Think of your social media asset as a classroom, and you are the teacher. How do you use the carrot and the stick to inspire, and keep control?
1. Create House Rules, and enforce them
Sometimes you need to hide or delete posts; however, people can take offense. Hence the need to publish house rules to define behaviour; for instance you don’t want comments containing profanity, racism, defamatory material, fake news or other offensive remarks.
We suggest our clients explain in the House Rules the process before a deletion. This includes explaining to the person making the comment (either by PM or phone) why there is a need to re-write or remove the comment.
- On Facebook community expectations are broadly defined here – https://www.facebook.com/communitystandards – and you can use this a guide for your own rules.
- Define your expectations clearly: try and align your rules with the values of most people in the community.
2. Create key messages
Key messages are tricky with social media, because where there are a lot of comments we need to avoid being repetitive. That means the people who are replying to posts and comments need to be allowed some latitude with the wording. So, we call them key themes.
3. Ask people to complain to you first.
If they complain to you in person, or via a comment on Facebook, you have an opportunity to fix their problem, before they blast their frustrations elsewhere onto the web.
4. Don’t respond to everyone.
Like any good teacher, you can allow a reasonable flow of discussion.
5. The audience will support you, if you are communicating mainstream sentiments.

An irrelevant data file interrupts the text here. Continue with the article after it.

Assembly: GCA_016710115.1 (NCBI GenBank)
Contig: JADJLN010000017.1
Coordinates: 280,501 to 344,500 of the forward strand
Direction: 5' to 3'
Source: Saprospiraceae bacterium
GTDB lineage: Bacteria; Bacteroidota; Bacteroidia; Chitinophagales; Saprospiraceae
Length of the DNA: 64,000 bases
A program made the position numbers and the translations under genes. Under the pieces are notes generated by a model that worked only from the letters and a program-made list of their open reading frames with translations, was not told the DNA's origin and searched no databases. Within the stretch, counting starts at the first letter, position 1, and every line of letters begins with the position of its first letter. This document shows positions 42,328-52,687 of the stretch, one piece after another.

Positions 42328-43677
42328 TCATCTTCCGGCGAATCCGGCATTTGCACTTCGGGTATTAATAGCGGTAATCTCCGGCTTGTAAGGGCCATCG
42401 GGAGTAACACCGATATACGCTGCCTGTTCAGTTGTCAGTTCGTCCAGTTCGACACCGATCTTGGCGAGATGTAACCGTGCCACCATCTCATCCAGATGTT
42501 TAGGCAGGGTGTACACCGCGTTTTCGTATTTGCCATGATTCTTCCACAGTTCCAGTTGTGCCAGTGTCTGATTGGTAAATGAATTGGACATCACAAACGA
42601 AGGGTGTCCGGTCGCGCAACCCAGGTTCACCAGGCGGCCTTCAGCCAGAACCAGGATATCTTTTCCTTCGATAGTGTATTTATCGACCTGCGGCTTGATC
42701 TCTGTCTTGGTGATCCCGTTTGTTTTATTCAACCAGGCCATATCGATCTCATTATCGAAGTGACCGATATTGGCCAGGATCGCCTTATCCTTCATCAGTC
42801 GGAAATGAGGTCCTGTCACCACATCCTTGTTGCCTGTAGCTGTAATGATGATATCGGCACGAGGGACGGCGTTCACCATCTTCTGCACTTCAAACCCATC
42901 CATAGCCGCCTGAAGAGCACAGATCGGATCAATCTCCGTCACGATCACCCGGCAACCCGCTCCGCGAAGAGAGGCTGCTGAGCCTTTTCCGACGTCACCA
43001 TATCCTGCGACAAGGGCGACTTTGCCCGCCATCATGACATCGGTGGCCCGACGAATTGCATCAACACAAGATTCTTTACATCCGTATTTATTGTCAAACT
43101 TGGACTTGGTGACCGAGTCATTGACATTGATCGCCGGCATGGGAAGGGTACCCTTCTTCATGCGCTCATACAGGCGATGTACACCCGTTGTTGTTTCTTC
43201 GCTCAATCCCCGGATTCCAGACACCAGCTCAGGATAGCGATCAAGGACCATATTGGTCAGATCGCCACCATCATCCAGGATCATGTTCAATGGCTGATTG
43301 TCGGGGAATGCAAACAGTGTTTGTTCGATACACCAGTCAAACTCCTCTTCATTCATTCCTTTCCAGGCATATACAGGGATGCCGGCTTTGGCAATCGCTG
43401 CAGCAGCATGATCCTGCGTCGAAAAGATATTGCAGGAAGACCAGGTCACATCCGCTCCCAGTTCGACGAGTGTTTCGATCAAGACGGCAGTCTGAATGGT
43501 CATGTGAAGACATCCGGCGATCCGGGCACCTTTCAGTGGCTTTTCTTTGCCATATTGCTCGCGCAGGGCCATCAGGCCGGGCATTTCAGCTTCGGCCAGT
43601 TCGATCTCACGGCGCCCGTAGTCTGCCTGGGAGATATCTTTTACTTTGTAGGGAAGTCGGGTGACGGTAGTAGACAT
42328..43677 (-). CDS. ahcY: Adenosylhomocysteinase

The aim of any community manager is to have an interactive community. In our experience that includes people who will defend your asset against misbehaviour.
6. Use the phone.
Take a negative comment offline and speak to the person. Once fixed, you can ask the complainant to acknowledge what you have done in the same forum as they complained so that other ‘followers’ can see it.
7. Apologise, if you are wrong.
Three critical components to an apology:
- Say sorry, and mean it (this may take staff retraining)
- Commit to investigating the complaint and giving feedback
- Make sure it doesn’t happen again.
8. Be careful of the ‘sorry’ word
Empathy is critical; however, ‘sorry’ is now so overused that it no longer sounds authentic to a lot of people. Find other ways to write the same sentiment.
- It’s a good exercise for the team to sit down and each write 5 or 10 ways to indicate empathy
9. Don’t say “but…”.
A special note on apologies: in this phrase, “We apologise for any inconvenience; but, we have found that with most complaints …”, everything before the ‘but’ is negated by that word. So if you write a sentence that includes the word ‘but’, perhaps reconsider what you are saying. A useful rule is, “Don’t say ‘but’, say ‘and’.”
10. Be prepared to take a stand.
There are serial complainants, and you are not going to stop them. You have to make a judgement on what is best for your organisation and your community – delete or put-up-with-it.
- If you’ve done all you can, and it plays out in the public domain, other customers will see that. People, generally, recognise whingers.
- Sometimes it takes a threat by you of legal action.